The aim of this study was to ascertain the incidence of thyroid cancer for patients categorised as Thy3, 3a or 3f across four tertiary thyroid multidisciplinary centres in the UK.MATERIAL AND METHODS
This is a retrospective case series examining patients who presented with a thyroid nodule and diagnosed as Thy3, 3a or 3f according to the Royal College of Pathologists modified British Thyroid Association and Royal College of Physicians Thy system.RESULTS
In total, 395 patients were included in this study. Of these, 136 turned out to have benign thyroid disease and 24 had micropapillary thyroid carcinomas. The overall rate of thyroid malignancy was 28.8%. For each subcategory, the rate of malignancy was Thy3 24.7.7%, Thy3a 30.4% and Thy3f 29.2. However, the incidence of thyroid malignancy varied considerably between the four centres (Thy 3f 18-54%).DISCUSSION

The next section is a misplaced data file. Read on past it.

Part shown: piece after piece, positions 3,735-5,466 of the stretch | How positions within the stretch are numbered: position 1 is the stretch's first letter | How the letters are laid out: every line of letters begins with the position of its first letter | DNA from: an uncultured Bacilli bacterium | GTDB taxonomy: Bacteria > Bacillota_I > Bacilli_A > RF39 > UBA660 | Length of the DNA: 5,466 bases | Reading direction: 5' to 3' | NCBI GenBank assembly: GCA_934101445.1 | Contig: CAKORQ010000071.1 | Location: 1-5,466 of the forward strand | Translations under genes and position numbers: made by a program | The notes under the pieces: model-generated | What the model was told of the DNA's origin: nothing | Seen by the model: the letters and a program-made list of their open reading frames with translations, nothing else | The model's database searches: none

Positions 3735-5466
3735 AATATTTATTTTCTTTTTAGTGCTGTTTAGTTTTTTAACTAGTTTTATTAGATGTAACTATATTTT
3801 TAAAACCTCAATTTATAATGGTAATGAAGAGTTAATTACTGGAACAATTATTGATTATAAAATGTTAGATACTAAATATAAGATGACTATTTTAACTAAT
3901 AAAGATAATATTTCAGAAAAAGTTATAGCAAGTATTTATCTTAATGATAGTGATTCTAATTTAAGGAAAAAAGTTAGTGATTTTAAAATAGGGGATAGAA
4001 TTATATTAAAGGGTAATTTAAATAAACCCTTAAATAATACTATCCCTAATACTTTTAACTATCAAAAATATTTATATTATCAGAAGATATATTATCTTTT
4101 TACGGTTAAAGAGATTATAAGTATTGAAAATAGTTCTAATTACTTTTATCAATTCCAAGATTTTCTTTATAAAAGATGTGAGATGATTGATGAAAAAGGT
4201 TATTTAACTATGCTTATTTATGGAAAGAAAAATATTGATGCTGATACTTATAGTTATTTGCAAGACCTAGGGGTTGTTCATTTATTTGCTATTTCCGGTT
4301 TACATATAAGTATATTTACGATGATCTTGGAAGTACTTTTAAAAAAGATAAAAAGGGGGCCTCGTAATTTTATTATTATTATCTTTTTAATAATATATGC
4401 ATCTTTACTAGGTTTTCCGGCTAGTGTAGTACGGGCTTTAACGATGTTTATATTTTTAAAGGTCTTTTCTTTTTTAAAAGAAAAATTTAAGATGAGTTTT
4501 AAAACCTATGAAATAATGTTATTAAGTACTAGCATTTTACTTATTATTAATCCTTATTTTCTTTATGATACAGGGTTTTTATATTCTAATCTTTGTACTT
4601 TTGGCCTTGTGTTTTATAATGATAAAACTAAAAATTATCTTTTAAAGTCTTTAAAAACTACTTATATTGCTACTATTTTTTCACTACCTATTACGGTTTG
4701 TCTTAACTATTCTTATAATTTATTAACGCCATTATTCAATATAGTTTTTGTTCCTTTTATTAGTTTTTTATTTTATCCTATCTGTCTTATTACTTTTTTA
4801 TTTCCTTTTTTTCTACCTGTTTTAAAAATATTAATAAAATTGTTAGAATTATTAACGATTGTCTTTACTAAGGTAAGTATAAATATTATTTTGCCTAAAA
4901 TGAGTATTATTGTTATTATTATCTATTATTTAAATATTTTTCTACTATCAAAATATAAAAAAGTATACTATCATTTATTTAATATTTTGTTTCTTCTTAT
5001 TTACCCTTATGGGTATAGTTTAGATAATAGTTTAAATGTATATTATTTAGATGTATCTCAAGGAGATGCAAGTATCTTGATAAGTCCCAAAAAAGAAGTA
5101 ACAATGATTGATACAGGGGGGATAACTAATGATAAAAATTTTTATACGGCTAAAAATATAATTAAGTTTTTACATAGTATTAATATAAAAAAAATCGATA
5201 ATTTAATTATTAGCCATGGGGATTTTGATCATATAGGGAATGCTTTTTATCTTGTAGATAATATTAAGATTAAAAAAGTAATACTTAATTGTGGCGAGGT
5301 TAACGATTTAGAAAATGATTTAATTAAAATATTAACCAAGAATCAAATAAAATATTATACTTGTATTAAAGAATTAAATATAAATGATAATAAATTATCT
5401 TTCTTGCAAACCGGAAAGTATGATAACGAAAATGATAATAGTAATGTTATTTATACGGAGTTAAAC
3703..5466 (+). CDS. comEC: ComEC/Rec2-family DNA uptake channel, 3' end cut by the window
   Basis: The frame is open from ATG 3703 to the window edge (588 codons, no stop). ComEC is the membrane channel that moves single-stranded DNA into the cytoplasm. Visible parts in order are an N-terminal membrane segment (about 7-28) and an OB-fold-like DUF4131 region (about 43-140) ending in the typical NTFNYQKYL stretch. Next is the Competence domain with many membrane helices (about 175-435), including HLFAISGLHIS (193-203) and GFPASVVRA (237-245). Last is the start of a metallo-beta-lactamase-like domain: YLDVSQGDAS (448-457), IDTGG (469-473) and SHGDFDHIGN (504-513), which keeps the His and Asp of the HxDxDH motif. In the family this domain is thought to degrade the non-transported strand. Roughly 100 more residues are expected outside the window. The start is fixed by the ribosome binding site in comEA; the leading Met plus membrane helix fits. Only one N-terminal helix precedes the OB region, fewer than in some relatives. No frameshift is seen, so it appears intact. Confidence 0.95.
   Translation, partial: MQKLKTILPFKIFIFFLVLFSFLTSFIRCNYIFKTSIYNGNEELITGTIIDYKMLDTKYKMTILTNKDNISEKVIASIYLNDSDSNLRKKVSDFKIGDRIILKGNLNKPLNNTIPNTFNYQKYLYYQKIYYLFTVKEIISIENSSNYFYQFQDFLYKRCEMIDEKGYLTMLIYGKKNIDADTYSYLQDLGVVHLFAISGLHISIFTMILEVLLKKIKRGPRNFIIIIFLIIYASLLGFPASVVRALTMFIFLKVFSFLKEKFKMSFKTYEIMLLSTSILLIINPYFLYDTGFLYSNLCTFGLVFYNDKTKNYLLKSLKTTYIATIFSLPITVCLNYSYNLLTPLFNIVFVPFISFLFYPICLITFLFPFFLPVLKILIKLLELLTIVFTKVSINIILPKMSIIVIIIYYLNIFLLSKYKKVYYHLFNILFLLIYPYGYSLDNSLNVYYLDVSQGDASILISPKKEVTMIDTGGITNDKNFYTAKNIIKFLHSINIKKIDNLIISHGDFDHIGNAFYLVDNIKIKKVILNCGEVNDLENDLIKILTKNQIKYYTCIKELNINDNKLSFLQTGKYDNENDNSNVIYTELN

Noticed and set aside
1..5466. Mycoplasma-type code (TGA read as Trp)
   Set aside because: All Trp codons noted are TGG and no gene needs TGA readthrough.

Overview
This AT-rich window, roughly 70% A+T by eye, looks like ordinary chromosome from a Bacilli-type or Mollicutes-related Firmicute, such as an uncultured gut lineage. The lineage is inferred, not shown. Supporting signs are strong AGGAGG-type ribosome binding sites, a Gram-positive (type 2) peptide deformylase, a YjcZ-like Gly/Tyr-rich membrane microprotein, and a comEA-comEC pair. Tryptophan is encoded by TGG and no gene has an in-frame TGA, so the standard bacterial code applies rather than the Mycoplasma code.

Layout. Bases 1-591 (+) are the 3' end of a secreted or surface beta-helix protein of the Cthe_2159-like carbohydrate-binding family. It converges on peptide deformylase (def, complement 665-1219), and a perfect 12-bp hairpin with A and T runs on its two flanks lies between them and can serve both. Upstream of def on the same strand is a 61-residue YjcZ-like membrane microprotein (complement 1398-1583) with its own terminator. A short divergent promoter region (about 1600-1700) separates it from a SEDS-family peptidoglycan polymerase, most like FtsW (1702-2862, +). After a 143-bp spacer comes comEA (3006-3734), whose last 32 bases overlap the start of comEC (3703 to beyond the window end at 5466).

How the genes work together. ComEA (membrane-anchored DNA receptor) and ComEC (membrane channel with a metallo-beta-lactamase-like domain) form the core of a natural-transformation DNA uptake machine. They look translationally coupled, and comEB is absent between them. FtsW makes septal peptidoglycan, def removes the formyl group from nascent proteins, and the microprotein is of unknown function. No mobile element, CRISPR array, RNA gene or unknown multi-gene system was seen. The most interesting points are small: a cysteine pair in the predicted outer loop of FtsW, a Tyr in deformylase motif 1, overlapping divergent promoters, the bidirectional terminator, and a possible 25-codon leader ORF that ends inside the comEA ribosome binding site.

The diagnosis of thyroid cancer is evolving but detection for malignancy for indeterminate nodules remains below 50% for most centres around the world. In 2014, the British Thyroid Association subdivided the original Thy3 category into Thy3a and Thy3f and recommended a more conservative approach to management for Thy3a nodules. Despite this, only two centres yielded a higher conversion rate of malignancy in the new higher graded Thy3f group compared with Thy3a.CONCLUSION
It is debateable whether the new ‘Thy3' subcategories are more useful than the original. Local thyroid malignancy rates may also be more useful than national averages to inform treatment decisions.